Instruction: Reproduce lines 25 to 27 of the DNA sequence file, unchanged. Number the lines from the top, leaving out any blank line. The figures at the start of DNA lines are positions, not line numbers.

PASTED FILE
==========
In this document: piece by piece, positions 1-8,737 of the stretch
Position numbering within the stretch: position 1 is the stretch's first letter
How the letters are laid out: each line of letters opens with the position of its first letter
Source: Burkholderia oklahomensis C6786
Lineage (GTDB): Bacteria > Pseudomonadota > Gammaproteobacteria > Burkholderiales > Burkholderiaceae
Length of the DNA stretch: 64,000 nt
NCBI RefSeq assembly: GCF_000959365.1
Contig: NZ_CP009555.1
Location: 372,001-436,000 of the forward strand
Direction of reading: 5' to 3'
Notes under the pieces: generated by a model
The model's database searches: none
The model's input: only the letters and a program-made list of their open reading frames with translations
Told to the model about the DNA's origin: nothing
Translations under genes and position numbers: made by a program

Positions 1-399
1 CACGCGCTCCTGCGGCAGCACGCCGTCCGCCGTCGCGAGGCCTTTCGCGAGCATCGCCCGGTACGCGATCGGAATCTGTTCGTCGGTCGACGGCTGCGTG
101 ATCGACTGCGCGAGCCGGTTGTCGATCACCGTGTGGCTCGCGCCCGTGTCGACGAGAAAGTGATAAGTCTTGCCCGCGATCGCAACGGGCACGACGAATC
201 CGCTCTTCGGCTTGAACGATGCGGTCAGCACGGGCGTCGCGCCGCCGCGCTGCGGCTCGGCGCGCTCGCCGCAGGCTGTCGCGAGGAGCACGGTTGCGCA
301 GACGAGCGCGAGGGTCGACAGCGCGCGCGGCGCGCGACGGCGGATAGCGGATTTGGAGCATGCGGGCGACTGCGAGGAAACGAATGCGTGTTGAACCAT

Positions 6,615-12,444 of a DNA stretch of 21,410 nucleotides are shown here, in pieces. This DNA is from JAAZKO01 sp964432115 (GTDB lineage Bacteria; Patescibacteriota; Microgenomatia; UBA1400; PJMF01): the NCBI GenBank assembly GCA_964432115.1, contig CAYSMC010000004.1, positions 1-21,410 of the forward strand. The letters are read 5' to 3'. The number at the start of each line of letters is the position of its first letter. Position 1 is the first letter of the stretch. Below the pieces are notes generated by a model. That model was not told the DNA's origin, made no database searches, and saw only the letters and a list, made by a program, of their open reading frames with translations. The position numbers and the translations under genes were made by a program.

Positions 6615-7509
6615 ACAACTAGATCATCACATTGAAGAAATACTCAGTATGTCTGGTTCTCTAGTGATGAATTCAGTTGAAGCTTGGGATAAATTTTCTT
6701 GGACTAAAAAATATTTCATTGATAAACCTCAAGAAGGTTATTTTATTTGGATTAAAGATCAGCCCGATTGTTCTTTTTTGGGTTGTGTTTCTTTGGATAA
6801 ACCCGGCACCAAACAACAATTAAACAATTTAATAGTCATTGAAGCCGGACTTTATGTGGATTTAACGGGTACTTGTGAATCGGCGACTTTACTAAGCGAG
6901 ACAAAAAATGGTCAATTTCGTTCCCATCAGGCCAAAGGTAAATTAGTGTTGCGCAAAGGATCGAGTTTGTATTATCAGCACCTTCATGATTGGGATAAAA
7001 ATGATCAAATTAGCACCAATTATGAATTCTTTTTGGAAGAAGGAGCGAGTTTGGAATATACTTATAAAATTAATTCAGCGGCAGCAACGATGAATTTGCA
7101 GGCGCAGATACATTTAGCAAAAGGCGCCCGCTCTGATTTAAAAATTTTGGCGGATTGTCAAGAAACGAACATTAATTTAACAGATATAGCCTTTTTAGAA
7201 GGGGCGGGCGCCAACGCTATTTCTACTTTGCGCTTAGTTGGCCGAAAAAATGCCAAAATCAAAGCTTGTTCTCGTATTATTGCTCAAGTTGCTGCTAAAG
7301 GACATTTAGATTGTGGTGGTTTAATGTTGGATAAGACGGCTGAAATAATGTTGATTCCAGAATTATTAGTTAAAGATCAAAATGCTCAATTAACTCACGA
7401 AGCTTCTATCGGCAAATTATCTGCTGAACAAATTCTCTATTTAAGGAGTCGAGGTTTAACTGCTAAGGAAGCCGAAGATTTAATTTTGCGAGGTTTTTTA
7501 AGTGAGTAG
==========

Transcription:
6801 ACCCGGCACCAAACAACAATTAAACAATTTAATAGTCATTGAAGCCGGACTTTATGTGGATTTAACGGGTACTTGTGAATCGGCGACTTTACTAAGCGAG
6901 ACAAAAAATGGTCAATTTCGTTCCCATCAGGCCAAAGGTAAATTAGTGTTGCGCAAAGGATCGAGTTTGTATTATCAGCACCTTCATGATTGGGATAAAA
7001 ATGATCAAATTAGCACCAATTATGAATTCTTTTTGGAAGAAGGAGCGAGTTTGGAATATACTTATAAAATTAATTCAGCGGCAGCAACGATGAATTTGCA